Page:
In my previous posts we looked at how we can create Google Forms from Google Sheets. This time we’ll look at how we can work with the responses a form user submits.
We’ll look at two main ways, 1) Getting the form responses from a Google Sheet, 2) Getting the form responses directly from a Google Form.
To show some practical uses of this, we’ll do the following:
- Set up a simple problem-reporting log, which will email the relevant parties the problem in a classroom. We’ll do this via the Sheet and via the Form.
- Get students’ pieces of writing submitted via a Google Form and copy them to their individual sheets, ready to have feedback added.
- Set up a simple appointment system, which will update itself as people take the appointments, leaving only the available ones on the Form.
Problem-reporting log & email (Sheet version)
Here, we have a Google Form which a teacher can fill in if they have a problem in their classroom. They fill in the problem and click on the classroom, then submit the form.
The Form is linked to a Google Sheet and the form response is stored on the sheet called ‘Form Responses 1″. This is where we’ll get the response and then email it to the IT department, so they can come and sort the problem out.
The code will get the form submission from the Sheet, then create an email containing the information from the submission, then email it to the relevant people.
Line 1: Set up the function.
Line 2: Get the active spreadsheet.
Line 3: Get the sheet where the responses are and store it in the variable fr.
Line 4: We’re interested in just the final row, which is the latest response. So, we get the range (lastRow, first column, 1 row, to the last column), then get the values on that row.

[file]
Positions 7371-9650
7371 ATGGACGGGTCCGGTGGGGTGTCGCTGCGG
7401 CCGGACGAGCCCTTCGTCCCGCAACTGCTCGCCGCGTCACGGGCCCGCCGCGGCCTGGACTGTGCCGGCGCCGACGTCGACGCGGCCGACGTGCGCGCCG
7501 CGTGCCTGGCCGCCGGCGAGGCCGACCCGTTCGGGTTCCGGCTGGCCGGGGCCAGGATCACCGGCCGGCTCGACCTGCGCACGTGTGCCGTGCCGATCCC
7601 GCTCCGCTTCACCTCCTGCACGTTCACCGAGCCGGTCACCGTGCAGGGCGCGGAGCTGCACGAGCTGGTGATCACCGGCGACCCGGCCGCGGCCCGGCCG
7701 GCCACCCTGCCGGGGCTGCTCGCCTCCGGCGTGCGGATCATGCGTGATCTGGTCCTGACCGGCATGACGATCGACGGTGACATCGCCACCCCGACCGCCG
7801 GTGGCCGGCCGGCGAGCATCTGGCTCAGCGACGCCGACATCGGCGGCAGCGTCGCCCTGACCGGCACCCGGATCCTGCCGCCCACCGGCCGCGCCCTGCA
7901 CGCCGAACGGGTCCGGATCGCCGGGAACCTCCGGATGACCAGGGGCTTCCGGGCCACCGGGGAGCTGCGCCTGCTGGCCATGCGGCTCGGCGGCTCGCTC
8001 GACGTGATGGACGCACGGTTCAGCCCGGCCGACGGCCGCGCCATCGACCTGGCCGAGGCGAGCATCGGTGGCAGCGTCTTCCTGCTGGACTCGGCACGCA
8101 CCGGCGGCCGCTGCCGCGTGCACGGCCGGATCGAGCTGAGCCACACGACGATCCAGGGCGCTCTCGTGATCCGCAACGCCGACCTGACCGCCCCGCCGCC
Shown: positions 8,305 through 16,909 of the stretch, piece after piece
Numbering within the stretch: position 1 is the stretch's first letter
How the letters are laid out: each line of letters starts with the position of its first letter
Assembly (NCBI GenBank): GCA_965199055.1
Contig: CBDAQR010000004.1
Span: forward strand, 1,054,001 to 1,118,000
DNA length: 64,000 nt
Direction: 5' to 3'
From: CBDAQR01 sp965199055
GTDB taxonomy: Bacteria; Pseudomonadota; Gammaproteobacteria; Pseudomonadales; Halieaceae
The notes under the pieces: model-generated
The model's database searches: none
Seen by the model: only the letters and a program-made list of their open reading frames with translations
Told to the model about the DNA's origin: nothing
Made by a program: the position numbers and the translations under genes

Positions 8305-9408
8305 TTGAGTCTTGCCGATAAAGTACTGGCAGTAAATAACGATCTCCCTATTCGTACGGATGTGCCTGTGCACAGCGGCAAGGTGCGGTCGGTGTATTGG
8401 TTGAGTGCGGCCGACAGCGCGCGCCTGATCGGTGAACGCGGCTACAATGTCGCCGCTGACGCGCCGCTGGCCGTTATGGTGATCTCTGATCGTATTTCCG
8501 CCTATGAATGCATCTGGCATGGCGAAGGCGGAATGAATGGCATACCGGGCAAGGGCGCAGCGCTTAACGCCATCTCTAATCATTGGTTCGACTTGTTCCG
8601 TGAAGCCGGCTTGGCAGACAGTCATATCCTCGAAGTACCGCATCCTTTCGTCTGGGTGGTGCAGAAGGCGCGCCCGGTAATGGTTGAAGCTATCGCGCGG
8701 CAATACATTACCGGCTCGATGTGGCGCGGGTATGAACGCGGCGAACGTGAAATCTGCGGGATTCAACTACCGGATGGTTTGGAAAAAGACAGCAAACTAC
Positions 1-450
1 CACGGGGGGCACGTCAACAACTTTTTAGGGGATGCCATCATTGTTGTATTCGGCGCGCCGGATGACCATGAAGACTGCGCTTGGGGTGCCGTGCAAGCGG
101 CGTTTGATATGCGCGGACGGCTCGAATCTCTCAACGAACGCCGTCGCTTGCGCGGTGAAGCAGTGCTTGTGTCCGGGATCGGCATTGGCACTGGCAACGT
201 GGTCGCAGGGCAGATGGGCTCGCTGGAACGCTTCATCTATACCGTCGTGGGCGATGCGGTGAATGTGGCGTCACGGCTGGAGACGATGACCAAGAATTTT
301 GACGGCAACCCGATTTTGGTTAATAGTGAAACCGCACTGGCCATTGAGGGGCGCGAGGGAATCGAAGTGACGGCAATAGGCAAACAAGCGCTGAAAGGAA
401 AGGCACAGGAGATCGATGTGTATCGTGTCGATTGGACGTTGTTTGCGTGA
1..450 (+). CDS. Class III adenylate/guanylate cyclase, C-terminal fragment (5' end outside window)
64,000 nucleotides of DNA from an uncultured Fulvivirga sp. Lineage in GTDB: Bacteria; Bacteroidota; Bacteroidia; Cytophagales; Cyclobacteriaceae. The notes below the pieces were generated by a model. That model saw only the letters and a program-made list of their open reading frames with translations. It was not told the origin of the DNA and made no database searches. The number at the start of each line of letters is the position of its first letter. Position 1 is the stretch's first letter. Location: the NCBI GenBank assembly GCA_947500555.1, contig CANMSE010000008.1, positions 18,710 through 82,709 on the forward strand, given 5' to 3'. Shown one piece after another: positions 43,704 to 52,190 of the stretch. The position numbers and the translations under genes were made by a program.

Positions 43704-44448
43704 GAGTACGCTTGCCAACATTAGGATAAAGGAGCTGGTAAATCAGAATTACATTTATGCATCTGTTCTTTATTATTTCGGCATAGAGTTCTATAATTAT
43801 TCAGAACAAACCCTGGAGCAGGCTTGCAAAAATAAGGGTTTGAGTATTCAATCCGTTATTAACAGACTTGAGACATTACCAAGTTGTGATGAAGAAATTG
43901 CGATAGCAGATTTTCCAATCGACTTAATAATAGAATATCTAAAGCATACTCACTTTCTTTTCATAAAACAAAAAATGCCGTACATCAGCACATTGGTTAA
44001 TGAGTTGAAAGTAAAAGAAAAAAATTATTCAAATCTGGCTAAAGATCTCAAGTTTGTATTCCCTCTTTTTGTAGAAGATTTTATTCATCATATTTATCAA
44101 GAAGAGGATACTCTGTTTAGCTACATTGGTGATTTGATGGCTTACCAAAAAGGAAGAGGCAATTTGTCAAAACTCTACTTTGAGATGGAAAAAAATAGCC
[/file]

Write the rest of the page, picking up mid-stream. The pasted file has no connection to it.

Line 5: First, we want the problem submitted, which is in column B (array position 1).
Line 6: Secondly, we want the room, which is in column C (array position 2).
Now, let’s create the email. It has 3 parts: email subject, who you’re sending it to, email body. We’ll assign them to 3 variables, emailSubject, emailTo, and emailBody.
Line 9: Let’s state the subject as “Problem”.
Line 10: We’re going to send it to two people, so we put the email addresses in an array.
Finally, we need to create the body, which will contain the information from our form submission. I want one line with the problem and the other with the room.
Line 11: We add the text “Problem: ” then add the variable problem, which will add the submitted problem. At teh end I’ve added a HTML line break.
Line 12: Then we add the text “Room: ” and add the variable room.
The final part is to send the email. This will use the 3 components above.
Lines 15-16: As this is a basic email, let’s use the MailApp service and the sendEmail() method. In the brackets we need to pass the 3 components we created earlier. Note, as I’ve included a bit of HTML, we’ll have to use the htmlBody parameter, which is added between the curly brackets.
To make this run automatically when a teacher fills in the form, we need to set up a trigger, which will run the code when a form is submitted.
Click on the clock icon on the toolbar.
Click “No triggers set up…”.
Select “sendProblem”, “From spreadsheet” and “On form submit” from the drop-down menus and click Save.
Fill in the form and submit it and as you can see it’s emailed the appropriate people with the problem and room.
Simple, yet so effective and quicker and easier than writing out an email every time.
Problem-reporting log & email (Form version)
Now let’s look at how we can do the same thing but this time get the form response information directly from the form and send the email from within Forms, without the need of a Google Sheet. The form is the same format we used above.
From the form, click on the 3-dots menu and select the Script Editor.
The first part of the code will be different from that above.